Patty Seybold

    Thanks for the clarification. That will make it easier for me to read/digest Ray's latest oeuvre. Connectedness and the seamless connection with technology is definitely a huge enabler of customer innovation. I am seeing it everywhere--from the girls school in Uganda previously illiterate 12-year olds are now posting tips on organic farming online--to the designers who win the Threadless T-Shirt design competitions the "freeformers" who prefer to borrow and lend from one another via Zopa, rather than from their banks. All of these customer innovation capabilities aren't just enabled by technology, but they only work because technology and the ability to connect via technology has (finally) become seamless enough that it's in the background--just part of our infrastructure. Good point!

    Patty Seybold

    Thanks for the tagline suggestion. It's pretty close to what we seem to be gravitating towards.. You're right that the tagline needs to capture the inevitability of this trend! Yours does that nicely...

    I wonder where Expedia's customers will take you next? Possible book fodder??

    Thanks for the private email tip re: your wife, Jeanne Bliss, upcoming book, Chief Customer Officer: Getting Past Lip Service to Passionate Action. I can't wait to read it!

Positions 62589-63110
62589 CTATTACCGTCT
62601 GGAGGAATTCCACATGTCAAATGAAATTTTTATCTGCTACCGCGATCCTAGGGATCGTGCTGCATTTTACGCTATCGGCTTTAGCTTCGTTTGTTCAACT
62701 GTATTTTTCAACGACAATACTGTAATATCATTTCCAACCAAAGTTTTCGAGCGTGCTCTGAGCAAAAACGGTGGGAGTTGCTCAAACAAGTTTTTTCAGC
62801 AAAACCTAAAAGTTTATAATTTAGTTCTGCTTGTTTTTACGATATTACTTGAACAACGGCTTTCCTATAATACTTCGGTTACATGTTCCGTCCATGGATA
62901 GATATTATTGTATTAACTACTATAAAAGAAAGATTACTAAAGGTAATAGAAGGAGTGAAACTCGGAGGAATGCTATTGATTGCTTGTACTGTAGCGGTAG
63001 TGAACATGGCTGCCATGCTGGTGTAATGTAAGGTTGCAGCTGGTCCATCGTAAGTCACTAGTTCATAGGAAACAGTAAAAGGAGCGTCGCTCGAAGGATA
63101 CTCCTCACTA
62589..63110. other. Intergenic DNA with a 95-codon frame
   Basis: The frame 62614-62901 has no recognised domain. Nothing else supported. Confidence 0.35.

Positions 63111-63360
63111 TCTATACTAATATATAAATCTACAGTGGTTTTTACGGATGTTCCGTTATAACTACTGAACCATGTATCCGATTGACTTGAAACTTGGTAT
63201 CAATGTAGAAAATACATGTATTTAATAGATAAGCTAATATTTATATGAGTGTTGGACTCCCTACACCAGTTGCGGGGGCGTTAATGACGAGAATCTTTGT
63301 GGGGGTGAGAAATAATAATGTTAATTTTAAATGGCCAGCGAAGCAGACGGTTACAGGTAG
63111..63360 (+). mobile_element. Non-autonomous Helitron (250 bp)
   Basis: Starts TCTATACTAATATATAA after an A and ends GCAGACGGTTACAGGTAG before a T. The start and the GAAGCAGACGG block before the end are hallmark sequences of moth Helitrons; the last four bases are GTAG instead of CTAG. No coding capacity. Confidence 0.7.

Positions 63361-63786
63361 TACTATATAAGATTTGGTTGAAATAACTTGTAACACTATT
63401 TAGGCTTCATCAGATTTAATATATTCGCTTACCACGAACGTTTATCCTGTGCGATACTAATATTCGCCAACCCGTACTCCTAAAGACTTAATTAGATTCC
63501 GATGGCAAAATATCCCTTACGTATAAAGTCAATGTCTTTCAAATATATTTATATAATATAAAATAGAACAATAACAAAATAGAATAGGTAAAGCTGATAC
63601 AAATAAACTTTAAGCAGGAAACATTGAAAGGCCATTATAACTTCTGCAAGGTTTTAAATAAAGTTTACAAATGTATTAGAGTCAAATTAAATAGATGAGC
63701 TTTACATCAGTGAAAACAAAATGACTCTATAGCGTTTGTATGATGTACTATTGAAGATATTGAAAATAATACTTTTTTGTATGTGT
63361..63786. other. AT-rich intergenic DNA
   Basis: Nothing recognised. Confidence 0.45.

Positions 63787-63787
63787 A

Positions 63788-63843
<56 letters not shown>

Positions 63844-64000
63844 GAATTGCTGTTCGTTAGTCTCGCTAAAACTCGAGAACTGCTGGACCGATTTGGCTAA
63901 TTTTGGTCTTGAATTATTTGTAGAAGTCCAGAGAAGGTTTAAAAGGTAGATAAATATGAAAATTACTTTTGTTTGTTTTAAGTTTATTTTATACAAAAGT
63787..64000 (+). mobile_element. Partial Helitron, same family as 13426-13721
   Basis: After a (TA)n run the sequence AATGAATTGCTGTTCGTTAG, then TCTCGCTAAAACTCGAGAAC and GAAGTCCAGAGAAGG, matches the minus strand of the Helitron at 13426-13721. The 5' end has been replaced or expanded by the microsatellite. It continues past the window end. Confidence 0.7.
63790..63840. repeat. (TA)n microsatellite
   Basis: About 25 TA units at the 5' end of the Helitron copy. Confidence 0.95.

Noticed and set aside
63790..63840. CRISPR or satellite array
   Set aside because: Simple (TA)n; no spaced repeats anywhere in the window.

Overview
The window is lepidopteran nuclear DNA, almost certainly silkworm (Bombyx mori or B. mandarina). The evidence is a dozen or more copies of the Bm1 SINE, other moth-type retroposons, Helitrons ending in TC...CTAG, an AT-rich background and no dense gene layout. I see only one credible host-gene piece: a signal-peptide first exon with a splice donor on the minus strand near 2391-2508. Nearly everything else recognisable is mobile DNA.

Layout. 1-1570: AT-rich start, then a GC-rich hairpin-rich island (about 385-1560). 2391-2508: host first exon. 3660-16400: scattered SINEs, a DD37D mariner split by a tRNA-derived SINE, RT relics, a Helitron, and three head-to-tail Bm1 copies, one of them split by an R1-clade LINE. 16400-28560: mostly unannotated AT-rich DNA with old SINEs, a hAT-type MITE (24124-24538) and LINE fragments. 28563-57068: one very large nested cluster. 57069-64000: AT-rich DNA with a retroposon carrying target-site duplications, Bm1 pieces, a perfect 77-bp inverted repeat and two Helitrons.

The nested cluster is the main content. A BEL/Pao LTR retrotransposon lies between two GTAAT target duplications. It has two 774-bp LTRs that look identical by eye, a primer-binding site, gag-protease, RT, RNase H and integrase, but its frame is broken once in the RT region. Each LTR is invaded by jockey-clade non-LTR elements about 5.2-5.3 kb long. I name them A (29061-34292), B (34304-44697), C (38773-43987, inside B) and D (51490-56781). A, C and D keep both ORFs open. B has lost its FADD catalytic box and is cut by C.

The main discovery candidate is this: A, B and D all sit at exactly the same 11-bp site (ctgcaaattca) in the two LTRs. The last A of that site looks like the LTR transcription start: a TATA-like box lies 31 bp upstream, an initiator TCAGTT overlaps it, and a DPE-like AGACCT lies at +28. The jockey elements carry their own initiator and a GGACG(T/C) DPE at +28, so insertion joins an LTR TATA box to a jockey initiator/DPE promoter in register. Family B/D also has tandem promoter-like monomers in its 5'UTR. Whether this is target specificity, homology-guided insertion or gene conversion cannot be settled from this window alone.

Thanks, too for the link. I've already pre-ordered it. (I love One-Click!)

    Bill Bliss

    Here's a tagline suggestion for you... "Let your customers take your business where they want to go." The "they" could be italicized or perhaps even all caps. Happy Holidays!

    Dana Richardson

    Merry Christmas Patty- I'm such a newfer to this blogging business...but want to attempt to do an answer...hope it will be useful?

    Great question and counterpoint - the phase that Dr. Kurzweil is explaining touches the consumer in many differing ways. Connectedness is likely one of the metrics which we observe, as the totally seamless interaction with technology; as it comes into being. It is with such indicators (as Kurzweil points them out) in mind that it seems prudent for those of us who use, examine, research and report on the current state of the technology, to do so with as well informed and wide angle a viewpoint (regarding the potentials for the future of that technology) as we are able to bring into our methodology. You are right about Kurzweil being a bit daunting - but, other than Naisbitt, Kurzweil is as accurate in his appraisal of the future as predictability, seemingly; allows for. It is his science approach which I find fascinating. So to bring your question to point and focus, it seems to me that connectedness and the seamless nature of what we are arriving at technologically, is where I see customer innovation being a dominant factor in the singularity. Hmm, there is an article subject in there somewhere... now if I could just write that pup and sell it....

    -Thanks for being a considerate author..


    Patty Seybold


    Thanks for the offer of being a reviewer! I would love to take you up on that. In particular, I'd value your input re: the open source collaborative model and how you see it being applied outside of the software realm.



    If you are seeking reviewers for your manuscript, me and my coworkers will gladly provide you with candid feedback...

    Patty Seybold

    Thanks for the link to Ray's book. I haven't read it. It looks fascinating but daunting. Before I wade into it, what's the connection that you see between Singularity and Customer Innovation?


    Dana Richardson

    In your literature search did you take in Kurzweil's book on the singularity being near?